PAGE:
George Woodbury is an upstanding citizen of Avalon Hills. From a privileged background George gained an heroic status by defusing a potentially tragic situation when his daughter was seven years old. Ten years later George faces accusations of sexual misconduct. What follows is something of a ‘did he, didn’t he?’ type tale and I have no intention of becoming Ms Spoiler 2018 by divulging whether he did or didn’t! However the focus is very much how this situation influences the lives of his immediate family and their relationships and on a broader level raises awareness of how society as a whole responds to female voices.

The novel details the varying points of view and the different ways in which people respond and deal with George’s basic accusation. In some ways I found George Woodbury himself to be a minor character in the book, whether that was intentional or not I’m not certain. I didn’t warm to him over much but as readers I felt the writer was inviting us to reach our own conclusions about him whatever the final outcome of his trial.

We are somewhat used, nowadays, to hearing of such cases on the news. Sometimes we become almost immune to the headlines, high profile for a few days then being sidelined as another piece of news takes over that big profile spot on the front pages. But we don’t always get to see and understand the effect on the family. This book attempts to allow us a glimpse into the crumbling lives of a family torn asunder by allegations they can hardly believe.

Ms. Whittall draws her characters with love and understanding but that is not to say she allows sentiment to cloud the issues. George’s wife Joan swinging like a pendulum between acceptance and denial seemed very believable and the decisions she made were also very convincing. So, too, George’s daughter Sadie, intelligent, almost stereotypical rich girl but not quite. Her confusion was almost palpable at times and some of her actions understandable because of it. George’s son, Andrew, a member of the legal profession and having escaped the parochial small town returned to support his family in this time of crisis and possibly ends up adding to his own crises. 

No book is perfect and there was some stereotyping and some sections lacked credibility. There is no real redemption in the book but I never felt that was the intention. I thought it was about examining attitudes and effects and asking questions for the reader to ponder long after the book has been read.

Without wishing to ignite non pc gender issues I did wonder fleetingly how different a male response to this book would be from a female’s?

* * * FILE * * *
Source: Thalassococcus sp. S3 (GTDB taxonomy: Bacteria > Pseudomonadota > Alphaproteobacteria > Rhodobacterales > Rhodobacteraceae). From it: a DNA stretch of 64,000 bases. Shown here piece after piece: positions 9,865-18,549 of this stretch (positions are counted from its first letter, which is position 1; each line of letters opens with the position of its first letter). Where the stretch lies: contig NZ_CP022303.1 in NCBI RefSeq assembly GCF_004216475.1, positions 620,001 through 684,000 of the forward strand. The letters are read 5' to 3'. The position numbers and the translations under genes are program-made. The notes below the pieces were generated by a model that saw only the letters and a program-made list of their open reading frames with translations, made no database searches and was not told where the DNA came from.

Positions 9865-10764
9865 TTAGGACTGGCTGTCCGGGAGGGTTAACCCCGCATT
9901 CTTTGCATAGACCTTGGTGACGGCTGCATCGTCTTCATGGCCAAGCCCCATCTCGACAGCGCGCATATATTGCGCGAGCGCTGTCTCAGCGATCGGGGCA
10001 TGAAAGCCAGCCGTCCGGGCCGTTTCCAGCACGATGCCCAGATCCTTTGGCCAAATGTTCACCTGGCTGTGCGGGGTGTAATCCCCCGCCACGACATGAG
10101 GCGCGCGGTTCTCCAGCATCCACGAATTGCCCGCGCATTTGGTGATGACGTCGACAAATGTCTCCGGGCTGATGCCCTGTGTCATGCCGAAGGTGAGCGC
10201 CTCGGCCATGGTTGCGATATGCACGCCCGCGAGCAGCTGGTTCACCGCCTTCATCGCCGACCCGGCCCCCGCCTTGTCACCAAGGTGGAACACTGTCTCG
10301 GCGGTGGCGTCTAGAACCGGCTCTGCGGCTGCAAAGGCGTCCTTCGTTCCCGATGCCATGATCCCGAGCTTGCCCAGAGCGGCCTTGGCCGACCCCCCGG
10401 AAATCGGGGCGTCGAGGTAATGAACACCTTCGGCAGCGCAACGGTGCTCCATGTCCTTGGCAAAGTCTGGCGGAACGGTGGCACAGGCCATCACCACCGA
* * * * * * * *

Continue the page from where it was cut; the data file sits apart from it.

I found the book absorbing and engaging. It was by no means uplifting to put it mildly! But anything that makes a reader think on a deeper level than they may have done previously is no bad thing. My thanks to Hodder & Stoughton for the opportunity to read this story.

Nocturnes - Kazuo Ishiguro

With my new found determination to restart and sustain my use of the local public library despite my reviewing commitments I put my money where my mouth is and selected this book by Ishiguro last week. 

And what an enriching experience it has proved to be. Originally published in 2009 this is a collection of short stories with a common musical theme. And that theme is used to further explore themes of loss, love and the passing of time as we search for our dreams. Elements of frustration creep in from time to time in these compelling tales. You could almost see them as word symphonies, each story a different movement in the symphony of life. 

I remember reading The Unconsoled and being reminded of Kafka and that feeling returned here quite strongly. There was something both absurd and dreamlike about some of the narrative. As you might expect from Ishiguro it’s multilayered and the music metaphors are seldom far from our conscious and subconscious. I suspect this book may be more for devotees of Ishiguro than new readers but I’d like to be wrong about that!! 

Ishiguro is a joy to read. I feel like celebrating this wondrous collection of words and images so ably put together with a cohesion that insists that Ishiguro is one of the finest writers of our age. A most auspicious start to my rekindled library life.

My reflections on my library usage can be read here.